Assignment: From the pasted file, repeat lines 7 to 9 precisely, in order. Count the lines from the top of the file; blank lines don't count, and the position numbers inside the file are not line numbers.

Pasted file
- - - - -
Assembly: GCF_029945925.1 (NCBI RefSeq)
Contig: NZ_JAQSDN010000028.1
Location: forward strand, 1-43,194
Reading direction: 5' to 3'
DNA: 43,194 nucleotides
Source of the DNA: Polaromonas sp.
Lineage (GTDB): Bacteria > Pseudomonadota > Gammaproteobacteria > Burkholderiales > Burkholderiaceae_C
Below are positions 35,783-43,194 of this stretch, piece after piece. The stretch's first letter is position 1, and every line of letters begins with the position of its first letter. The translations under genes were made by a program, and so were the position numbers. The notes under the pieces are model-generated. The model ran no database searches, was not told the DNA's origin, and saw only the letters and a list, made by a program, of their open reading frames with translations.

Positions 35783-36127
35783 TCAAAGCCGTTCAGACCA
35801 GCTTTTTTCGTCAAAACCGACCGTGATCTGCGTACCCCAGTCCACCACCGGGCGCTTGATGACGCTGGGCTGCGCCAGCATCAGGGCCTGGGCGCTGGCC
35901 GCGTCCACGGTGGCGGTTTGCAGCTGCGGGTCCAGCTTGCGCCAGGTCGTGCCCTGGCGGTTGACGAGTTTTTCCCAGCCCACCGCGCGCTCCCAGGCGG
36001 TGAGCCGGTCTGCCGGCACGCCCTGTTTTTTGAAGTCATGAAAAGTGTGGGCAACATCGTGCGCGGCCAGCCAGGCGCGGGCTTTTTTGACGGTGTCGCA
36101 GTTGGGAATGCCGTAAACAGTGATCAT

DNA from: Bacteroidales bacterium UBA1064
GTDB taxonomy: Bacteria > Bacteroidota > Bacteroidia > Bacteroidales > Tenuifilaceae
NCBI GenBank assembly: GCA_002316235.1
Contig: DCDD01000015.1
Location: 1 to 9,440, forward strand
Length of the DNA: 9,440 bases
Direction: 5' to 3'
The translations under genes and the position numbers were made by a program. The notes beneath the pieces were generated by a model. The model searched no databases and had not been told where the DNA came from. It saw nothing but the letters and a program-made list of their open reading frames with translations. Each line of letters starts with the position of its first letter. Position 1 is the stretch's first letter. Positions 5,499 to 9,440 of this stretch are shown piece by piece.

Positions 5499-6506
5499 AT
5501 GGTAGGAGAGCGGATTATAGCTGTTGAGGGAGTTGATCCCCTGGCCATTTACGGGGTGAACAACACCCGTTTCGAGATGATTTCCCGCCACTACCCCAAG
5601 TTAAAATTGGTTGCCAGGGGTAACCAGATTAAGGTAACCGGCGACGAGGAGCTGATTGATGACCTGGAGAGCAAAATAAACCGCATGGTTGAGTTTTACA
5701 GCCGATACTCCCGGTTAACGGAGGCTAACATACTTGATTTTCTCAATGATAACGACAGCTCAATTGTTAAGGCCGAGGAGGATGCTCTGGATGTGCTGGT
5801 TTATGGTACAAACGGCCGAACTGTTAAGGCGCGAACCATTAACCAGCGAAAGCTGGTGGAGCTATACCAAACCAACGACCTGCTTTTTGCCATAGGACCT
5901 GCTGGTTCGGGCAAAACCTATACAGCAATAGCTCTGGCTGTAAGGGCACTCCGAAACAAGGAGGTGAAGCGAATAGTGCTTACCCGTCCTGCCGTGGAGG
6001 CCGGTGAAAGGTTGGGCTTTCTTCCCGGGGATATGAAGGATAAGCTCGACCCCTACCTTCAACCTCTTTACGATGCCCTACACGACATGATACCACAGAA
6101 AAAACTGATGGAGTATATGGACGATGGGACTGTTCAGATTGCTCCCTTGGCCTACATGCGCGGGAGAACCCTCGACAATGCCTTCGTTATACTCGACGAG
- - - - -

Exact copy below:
Lineage (GTDB): Bacteria > Pseudomonadota > Gammaproteobacteria > Burkholderiales > Burkholderiaceae_C
Below are positions 35,783-43,194 of this stretch, piece after piece. The stretch's first letter is position 1, and every line of letters begins with the position of its first letter. The translations under genes were made by a program, and so were the position numbers. The notes under the pieces are model-generated. The model ran no database searches, was not told the DNA's origin, and saw only the letters and a list, made by a program, of their open reading frames with translations.

Positions 35783-36127